It wouldn’t have happened without local resident Kris Dyer, applauded at a March bridge-raising event for leading the charge. When Dyer learned in 2010 the flood-damaged bridge would be torn down,“my heart just broke because I love local history,” she recalls. Dyer started a Facebook page and began hearing from news outlets. With advice from the Missouri Alliance for Historic Preservation, she applied to make the bridge eligible for the National Historic Register, which blocked destruction. Meanwhile she worked steadily to generate public support through a project fund established with the CFO and the FRCF that helped her with fundraisers and supplies to keep her cause active. That fund was integral to her team’s effort, Dyer says: “It was easy to sign up and I didn’t have to form my own nonprofit.”

Dyer is thankful the bridge will be renovated as part of Finley Farms. There it will act as a pedestrian footbridge between the Ozark Mill and a wedding chapel when not in use for private events, Duggins says. Eventually it will become part of a larger trail system that connects to the Chadwick Flyer trail, another passion project in the works.

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The planned Chadwick Flyer trail will run from Lake Springfield to the Ozark Community Center. A nearly one-mile section is already complete. (Photo courtesy of Ozark Greenways)

Rail to trail

If local trail and rail enthusiasts have their way, the eight-mile Chadwick Flyer rail bed will find new purpose as a bike and walking trail that connects Springfield to Ozark. A project of Ozark Greenways, the effort has picked up steam, according to Executive Director Mary Kromrey. That’s why the Chadwick Flyer and James River Greenways Trail Fund was established through the CFO with a designated gift. A special fund allows enthusiasts to designate gifts and generates more interest, Kromrey says. That’s especially important when a project will take several years to complete, she adds.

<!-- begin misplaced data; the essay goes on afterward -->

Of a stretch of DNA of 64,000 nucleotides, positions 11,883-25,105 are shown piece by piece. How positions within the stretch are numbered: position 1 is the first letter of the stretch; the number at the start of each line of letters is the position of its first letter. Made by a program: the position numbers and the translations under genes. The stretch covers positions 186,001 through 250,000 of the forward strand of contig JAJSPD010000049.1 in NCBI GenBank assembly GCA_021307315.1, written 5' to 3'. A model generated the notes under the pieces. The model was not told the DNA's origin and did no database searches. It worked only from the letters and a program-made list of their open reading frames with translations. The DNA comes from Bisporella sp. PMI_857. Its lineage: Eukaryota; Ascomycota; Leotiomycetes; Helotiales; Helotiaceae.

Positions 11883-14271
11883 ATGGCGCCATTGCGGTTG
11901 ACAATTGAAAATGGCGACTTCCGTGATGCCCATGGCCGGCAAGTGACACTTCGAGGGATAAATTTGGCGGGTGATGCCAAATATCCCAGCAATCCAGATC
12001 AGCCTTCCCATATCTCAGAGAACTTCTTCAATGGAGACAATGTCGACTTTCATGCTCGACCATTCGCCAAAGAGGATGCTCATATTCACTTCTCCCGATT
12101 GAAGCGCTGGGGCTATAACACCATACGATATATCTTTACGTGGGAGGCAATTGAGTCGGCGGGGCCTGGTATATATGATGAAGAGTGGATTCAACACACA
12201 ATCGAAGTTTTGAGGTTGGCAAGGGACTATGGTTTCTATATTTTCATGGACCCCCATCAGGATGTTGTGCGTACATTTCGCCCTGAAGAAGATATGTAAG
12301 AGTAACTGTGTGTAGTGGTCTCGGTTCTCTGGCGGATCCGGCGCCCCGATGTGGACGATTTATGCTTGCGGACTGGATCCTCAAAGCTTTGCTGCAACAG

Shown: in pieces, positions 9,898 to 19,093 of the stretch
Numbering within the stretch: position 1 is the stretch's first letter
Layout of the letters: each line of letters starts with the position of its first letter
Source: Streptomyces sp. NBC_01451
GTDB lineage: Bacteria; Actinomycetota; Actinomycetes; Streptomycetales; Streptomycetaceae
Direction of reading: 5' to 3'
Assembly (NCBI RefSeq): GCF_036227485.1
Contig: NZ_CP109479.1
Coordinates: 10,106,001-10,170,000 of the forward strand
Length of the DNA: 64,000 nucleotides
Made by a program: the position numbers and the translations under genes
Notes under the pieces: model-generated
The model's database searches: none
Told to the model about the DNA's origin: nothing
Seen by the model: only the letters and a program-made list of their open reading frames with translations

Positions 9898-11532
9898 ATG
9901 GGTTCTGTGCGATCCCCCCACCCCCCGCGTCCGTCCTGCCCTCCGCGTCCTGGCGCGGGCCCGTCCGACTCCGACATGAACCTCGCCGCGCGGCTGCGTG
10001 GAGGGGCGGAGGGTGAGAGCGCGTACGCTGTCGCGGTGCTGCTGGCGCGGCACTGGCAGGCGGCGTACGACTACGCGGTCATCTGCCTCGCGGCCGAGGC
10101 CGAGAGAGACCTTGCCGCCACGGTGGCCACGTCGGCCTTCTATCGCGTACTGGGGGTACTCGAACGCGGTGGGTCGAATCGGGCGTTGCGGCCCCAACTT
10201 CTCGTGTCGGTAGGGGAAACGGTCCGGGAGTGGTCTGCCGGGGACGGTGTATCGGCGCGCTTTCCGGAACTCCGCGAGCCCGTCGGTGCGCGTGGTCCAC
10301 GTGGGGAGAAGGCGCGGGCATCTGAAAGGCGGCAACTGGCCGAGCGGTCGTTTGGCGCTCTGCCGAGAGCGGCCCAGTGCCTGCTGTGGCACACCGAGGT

Proposed by a small group in 2016, the idea gained momentum and energy grew between the two communities, Kromrey says. Running from Lake Springfield to Ozark, the trail will connect to the Finley River Trail and continue from there to other placemaking attractions including Finley Farms and the Ozark Mill, the last place the old rail line serviced. Enthusiasm for the trail is high, Kromrey says: “It’s just got a life of its own.”

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Ozark’s Impact 100 giving circle supported renovations to the iconic gazebo. (Photo by Sony Hocklander)

City centerpiece

Users of the future Chadwick Flyer trail will easily connect to the Ozark Square. Efforts to revitalize the downtown area include renovating its historic centerpiece gazebo. Abbye Torgerson-Bobbett of Torgerson Design Partners is vice president of the Ozark Historic River District board. She says renovation wouldn’t be possible without a $30,000 grant the board received from Ozark Impact 100, a giving circle fund held at the CFO and the FRCF. In addition to restoring and expanding the gazebo, the board plans to add Wi-Fi via the Christian County Library and audio-visual equipment to make events possible.

While the grant will cover construction, the HRD in mid-March launched a campaign to fund the A/V equipment, furniture and landscaping, Torgerson-Bobbett says. Using the CFO’s online giving platform, community members could donate $100 through the end of June for a personalized brick paver on the west-side patio. It’s a way to leave their mark and support the placemaking effort.

“Businesses are doing it, families are doing it — some are doing it in loving memory of people who have died,” she says. More than $10,000 was raised through online and direct donations.

Torgerson-Bobbett is excited about the placemaking projects she sees happening around Ozark.

“It makes me so excited about our community because we look for a place that has the energy where you can live, work and play – where you don’t have to go to Springfield or Branson to get amenities like this,” she says. “And I think it brings a lot of visitors here and improves our economy as far as tourism goes. It all goes hand in hand when talking about making Ozark a better place.”

This story is featured in the summer 2021 edition of Passion & Purpose: The CFO Magazine.